WC 2003 - Fleming hopes he will be able to open up Indian wounds

Published: Wednesday, March 12, 2003, 20:59 [IST]
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Johannesburg: New Zealand captain Stephen Fleming raised the stakes ahead of Friday's must-win World Cup clash against India by reminding his rivals of the drubbing it received three months ago.Saurav Ganguly's men were thrashed 2-0 in the Tests and 5-2 in the One-dayers on the tour of New Zealand in December-January amidst complaints of poor wickets heavily tilted in favour of the bowlers.

But the Indians have put aside the disappointment of that tour to win seven of their eight World Cup matches so far and book a place in the semi-finals alongside Australia.The Kiwis, meanwhile, allowed Australia to snatch victory from the jaws of defeat at Port Elizabeth and must now defeat India at the Centurion on Friday to keep their semi-final hopes alive.Fleming, however, was unconcerned about the terrific form shown by the Indians at the tournament."They'll be confident but sometimes that can be a weakness. Hopefully we can open up some of the wounds we opened in New Zealand," Fleming said.

The Kiwis allowed Australia to recover from a blistering spell by fearsome fast bowler Shane Bond who grabbed 6 for 23 to reduce the reigning champions to their knees at 84 for 7.But Michael Bevan and Andy Bichel, Australia's saviours against England, saved their side again with defiant half-centuries that lifted the score to 208 for 9 before the Kiwis were shot out for 112."We had a pretty good start, but then ran out of juice," Fleming said.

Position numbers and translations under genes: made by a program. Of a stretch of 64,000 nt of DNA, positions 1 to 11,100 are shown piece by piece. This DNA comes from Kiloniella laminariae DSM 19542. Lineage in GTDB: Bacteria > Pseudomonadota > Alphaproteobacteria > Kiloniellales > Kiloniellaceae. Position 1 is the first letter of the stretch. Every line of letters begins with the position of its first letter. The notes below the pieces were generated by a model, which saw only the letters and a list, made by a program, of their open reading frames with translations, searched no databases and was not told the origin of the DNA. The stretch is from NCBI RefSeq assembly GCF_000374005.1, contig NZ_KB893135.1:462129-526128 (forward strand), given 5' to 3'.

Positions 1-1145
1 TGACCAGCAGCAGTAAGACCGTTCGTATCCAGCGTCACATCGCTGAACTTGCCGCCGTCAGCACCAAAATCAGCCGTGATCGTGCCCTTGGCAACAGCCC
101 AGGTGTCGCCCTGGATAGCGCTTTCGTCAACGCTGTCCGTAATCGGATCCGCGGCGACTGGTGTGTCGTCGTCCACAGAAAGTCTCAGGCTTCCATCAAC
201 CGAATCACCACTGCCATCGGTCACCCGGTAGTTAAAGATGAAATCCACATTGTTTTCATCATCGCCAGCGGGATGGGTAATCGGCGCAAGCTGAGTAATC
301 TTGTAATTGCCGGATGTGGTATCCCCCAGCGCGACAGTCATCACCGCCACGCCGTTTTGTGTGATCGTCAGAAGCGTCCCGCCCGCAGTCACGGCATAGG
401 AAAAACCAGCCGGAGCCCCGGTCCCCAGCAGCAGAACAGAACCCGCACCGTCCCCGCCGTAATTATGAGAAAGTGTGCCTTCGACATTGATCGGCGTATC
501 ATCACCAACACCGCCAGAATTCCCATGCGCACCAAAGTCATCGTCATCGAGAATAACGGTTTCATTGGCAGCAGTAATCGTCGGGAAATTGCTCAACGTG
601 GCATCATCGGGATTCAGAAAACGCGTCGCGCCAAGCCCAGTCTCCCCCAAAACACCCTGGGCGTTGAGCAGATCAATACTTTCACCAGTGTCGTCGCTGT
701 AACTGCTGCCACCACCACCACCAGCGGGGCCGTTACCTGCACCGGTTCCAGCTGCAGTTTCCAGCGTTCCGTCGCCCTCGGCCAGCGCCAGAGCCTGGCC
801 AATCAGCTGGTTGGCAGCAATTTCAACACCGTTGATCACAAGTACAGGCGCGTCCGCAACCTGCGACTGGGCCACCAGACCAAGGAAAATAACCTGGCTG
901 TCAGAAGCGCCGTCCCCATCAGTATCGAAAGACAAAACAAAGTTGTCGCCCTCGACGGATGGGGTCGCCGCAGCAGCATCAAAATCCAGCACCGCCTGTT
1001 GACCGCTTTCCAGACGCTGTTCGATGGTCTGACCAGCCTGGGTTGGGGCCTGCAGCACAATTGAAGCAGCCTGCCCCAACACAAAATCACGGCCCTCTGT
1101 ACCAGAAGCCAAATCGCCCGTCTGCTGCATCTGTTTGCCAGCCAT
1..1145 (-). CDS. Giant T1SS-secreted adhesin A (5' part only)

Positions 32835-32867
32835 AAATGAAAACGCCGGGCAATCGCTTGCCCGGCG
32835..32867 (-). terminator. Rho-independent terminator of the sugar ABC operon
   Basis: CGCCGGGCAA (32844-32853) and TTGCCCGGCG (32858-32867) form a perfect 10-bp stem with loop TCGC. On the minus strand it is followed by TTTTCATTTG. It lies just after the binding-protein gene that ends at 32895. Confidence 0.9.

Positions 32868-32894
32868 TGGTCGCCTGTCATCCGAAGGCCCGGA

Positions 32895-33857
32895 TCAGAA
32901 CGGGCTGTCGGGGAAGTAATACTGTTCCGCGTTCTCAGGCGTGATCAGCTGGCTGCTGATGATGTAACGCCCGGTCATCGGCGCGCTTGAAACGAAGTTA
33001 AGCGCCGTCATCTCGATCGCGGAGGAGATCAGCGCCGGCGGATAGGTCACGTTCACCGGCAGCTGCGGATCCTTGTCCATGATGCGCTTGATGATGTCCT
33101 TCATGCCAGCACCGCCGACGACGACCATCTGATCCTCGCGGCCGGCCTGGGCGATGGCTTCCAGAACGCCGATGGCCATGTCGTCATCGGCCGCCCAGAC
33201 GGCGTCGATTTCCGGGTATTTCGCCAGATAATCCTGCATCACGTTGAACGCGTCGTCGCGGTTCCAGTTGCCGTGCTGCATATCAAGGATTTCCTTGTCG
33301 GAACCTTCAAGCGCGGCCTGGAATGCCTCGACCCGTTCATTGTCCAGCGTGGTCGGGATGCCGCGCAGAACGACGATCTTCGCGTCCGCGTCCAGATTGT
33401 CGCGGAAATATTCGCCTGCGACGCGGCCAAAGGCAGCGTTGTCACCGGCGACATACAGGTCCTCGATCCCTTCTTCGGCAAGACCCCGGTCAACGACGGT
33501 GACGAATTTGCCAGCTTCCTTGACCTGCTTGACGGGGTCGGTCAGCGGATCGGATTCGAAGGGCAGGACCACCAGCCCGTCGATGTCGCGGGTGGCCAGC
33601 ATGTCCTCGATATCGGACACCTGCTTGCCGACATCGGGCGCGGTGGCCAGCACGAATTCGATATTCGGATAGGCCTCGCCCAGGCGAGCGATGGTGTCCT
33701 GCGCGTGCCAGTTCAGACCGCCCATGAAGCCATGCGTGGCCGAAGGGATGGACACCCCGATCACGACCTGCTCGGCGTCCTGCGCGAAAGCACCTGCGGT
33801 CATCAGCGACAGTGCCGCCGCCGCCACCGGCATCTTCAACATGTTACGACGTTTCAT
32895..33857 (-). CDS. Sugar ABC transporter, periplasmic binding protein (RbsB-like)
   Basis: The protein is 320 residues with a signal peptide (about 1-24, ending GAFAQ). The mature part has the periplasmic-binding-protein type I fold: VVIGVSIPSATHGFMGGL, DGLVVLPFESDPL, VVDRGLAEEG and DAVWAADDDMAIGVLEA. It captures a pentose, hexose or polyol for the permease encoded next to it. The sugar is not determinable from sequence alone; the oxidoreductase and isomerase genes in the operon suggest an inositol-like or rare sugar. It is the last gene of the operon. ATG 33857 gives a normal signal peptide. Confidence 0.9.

"We needed a partnership because you can knock off the total with some good partnerships but it didn't happen for us."We made 80 per cent of the match when we got them early but the other 20 per cent did not go our way."Fleming said his side should not have allowed Bevan and Bichel to get away."We should have knocked them over for a hundred. You walk away after a partnership like that and think 'what if?'"They played well and we just couldn't grab the final few wickets.

"Fleming, who gambled by bowling out Bond by the 29th over, admitted, "We ran out of ammo. When you use up your resources you rely on your second and third bowlers and the guys didn't quite deliver."Maybe it comes about with a bit of anxiety playing against Australia."We needed one substantial partnership to win the match and we didn't get it. It was bad batsmanship more than anything."Fleming, however, would not let the Indians, or anyone, forget Bond's magnificent bowling.

"I feel delighted for him," the captain said of his premier fast bowler."On a losing day, you have got to keep it in perspective. It was a fine spell and it shouldn't be pushed aside because we lost the game."Bond's figures were the best by a New Zealander in One-day history and joint fifth on the list of World Cup bowling performances."I think we should celebrate it," Fleming said.Fleming now needs Bond on Friday to counter Indian superstar Sachin Tendulkar, the leading run-getter at this World Cup with 571 runs, and the rest of the star-studded batting.Copyright AFP 2001

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